How legal is the land privatization special provisions act and the Land Bank Act ?
They have been drafted without the knowledge of the existing statutes that are introduced recently by another set of foreigners restricting the land rights of owners and without the knowledge of the fact that the country has insecure land registries which do not safeguard the interest of the grantees.

Example the restriction on the right of grantees under Bim Saviya – Grantees cannot transfer land to spouses they cannot take loans from banks jointly with spouses, they have no access to court if their lands are taken by forgery or fraud. They cannot subdivide land without expensive procedure. They can obtain compensation from the Government under a statutory insurance scheme if they are affected by land fraud. The grantees will be affected by the personal laws the women will be deprived of their right to nominate their heirs.

They will be affected by unreliable land registries, Even when introducing the electronic register they failed to introduce the basic laws to protect the registered owners [preserve and archive the identification of owners to protect from forgery]. The grantees will be vulnerable, fraudsters can easily forge their signatures. Already the corruption level has increased, the lands are being blocked out and sold.

What is the Land Bank Act is a special register to be established to register lands.
Act 21 of 1998 had already introduced a comprehensive compulsory register which states that it is final and conclusive and does not have any room for another register –A violation of the law given in Act 21 of 1998

Who is drafting the present statutes?
It is strange that the lawyers and the people in the country remain silent when foreign agencies and foreign economists are making changes to our land laws since 1952 [vide Book on Title Insurance written by Dr A.R.B.Amerasinghe the International Bank For Reconstruction and Development [present World Bank] made their first research report about the land ownership of Ceylon. It was a report termed “Insecurity of Land Title’, required to introduce a foreign law to govern land rights.]

Are the statutes available to the public? No
It is strange that the public and lawyers are brain washed to the extent to be silently accepting the rules—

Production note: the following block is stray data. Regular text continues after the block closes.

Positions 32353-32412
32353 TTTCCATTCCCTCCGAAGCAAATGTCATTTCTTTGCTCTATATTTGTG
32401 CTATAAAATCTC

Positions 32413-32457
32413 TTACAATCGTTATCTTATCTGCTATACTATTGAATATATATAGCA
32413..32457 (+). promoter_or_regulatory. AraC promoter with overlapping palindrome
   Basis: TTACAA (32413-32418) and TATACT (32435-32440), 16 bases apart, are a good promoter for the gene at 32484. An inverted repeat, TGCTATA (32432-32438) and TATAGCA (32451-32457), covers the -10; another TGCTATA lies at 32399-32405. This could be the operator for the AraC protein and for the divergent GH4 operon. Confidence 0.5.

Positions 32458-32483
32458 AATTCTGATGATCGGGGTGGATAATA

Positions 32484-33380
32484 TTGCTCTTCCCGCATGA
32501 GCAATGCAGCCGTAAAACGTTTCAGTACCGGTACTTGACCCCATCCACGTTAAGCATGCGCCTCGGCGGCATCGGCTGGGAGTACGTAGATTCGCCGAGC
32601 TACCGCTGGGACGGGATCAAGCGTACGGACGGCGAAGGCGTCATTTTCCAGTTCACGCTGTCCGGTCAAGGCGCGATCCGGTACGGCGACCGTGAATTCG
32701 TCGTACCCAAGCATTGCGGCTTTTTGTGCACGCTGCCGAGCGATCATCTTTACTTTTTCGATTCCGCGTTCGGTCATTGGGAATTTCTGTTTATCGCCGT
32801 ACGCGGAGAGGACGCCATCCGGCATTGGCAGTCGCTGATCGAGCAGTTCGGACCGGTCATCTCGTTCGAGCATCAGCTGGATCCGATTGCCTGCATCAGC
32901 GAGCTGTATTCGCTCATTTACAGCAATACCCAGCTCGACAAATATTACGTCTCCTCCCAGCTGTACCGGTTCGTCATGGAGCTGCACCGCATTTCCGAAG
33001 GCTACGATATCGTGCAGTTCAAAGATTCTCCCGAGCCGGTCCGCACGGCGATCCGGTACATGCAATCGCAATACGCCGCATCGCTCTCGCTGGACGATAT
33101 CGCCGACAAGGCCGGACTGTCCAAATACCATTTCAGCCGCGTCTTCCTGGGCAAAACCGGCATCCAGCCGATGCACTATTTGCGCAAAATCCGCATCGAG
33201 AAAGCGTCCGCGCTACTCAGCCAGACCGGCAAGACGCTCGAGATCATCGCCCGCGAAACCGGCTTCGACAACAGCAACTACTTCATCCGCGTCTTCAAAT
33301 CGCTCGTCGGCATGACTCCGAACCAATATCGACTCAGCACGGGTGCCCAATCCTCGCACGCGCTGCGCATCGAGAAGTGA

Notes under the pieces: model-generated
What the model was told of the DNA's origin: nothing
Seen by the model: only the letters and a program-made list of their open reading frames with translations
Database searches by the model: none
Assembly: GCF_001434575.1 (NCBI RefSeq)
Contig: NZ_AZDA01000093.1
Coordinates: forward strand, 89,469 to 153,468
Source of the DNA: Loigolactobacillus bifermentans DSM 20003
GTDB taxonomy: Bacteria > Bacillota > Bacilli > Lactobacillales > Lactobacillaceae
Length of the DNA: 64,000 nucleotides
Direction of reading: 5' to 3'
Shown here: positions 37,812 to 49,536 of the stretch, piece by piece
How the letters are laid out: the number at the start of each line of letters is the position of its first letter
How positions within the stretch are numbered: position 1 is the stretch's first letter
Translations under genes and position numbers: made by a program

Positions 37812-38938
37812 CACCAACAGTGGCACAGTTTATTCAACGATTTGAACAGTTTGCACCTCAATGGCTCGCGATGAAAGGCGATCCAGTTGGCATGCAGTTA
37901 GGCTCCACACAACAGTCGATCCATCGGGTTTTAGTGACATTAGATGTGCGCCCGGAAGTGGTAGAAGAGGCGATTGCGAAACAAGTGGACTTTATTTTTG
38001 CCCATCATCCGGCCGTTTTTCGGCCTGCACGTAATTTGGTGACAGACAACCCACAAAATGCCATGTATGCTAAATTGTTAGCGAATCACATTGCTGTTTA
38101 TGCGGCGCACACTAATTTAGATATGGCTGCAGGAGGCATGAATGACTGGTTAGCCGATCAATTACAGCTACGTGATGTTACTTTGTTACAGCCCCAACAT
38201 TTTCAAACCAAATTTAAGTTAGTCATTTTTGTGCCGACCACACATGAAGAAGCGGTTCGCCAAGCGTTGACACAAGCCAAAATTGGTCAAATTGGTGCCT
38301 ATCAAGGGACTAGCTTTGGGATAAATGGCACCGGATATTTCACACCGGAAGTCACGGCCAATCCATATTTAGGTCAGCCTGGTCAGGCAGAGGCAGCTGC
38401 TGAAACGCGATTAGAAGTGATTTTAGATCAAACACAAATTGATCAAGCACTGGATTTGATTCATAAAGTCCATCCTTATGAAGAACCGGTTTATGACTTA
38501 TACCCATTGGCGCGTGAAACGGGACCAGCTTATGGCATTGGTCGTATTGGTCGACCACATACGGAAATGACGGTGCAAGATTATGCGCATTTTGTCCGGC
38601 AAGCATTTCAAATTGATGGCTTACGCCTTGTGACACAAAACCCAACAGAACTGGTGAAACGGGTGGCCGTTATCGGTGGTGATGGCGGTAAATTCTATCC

1] to wait until a bill is gazetted and within 7 days of the date of the gazette to rush to court [when bills are introduced by foreigners]
2] to accept the provision in the constitution that we cannot contest any of the statutes if they are passed even if they are in violation of the constitution.

How can foreign land grab under numerous investment nomenclatures be stopped if it means the land will be lost for posterity?
Land statutes should be drafted and considered with local research teams. They should immediately remove all restrictions that does not permit locals to interact and participate in the law making. Follow the prosperous nations where they prohibit foreigners from intervening.

What is the environmental impact of the land for foreign investments?
The usage of land rights for example as given in the land privatisation act is to ‘to do anything an owner requires‘ this is not permitted internationally as land does not belong to one generation vide the laws of International Federation of Surveyors and other UN organisations. Land must be kept for future generations with minimum pollution.

What is the role of the legal fraternity of Sri Lanka in assisting the Citizens uphold the sovereign land rights?
To immediately to commence legal education to include the modern subjects relating to property law with technology. The country does not have intellectual independence as the legal education system is limited to the colonial statutes both in the University and the Law College. The syllabus needs serious revision to conform to the needs, demands and threats that requires the legal fraternity to have the fundamental knowledge to address any threats on behalf of the Nation & its people.

Under the guise of development, on account of corruptions within the political system and the lack of knowledge regarding global transnational land grabbing nexus Sri Lanka’s legal fraternity are unable to address the threats legally and as a result the Nation and its Citizens are likely to suffer. The immediate need is to therefore stop foreigners drafting Sri Lanka’s legal statutes, changing Sri Lanka’s land laws and registries but in turn appoint a team of local lawyers & experts to immediately study where such interventions have taken place and where Sri Lanka is likely to find threats to its sovereignty & territorial integrity & immediately reverse these detrimental decisions while also studying all colonial statutes and relooking at ways to change them to suit Sri Lanka and not foreign investors or foreign governments.

Shenali D Waduge

3 Responses to “Q&A – Is Sri Lanka’s Parliament & Lawyers protecting Citizen’s Land Rights?”

  1. Mario Perera Says: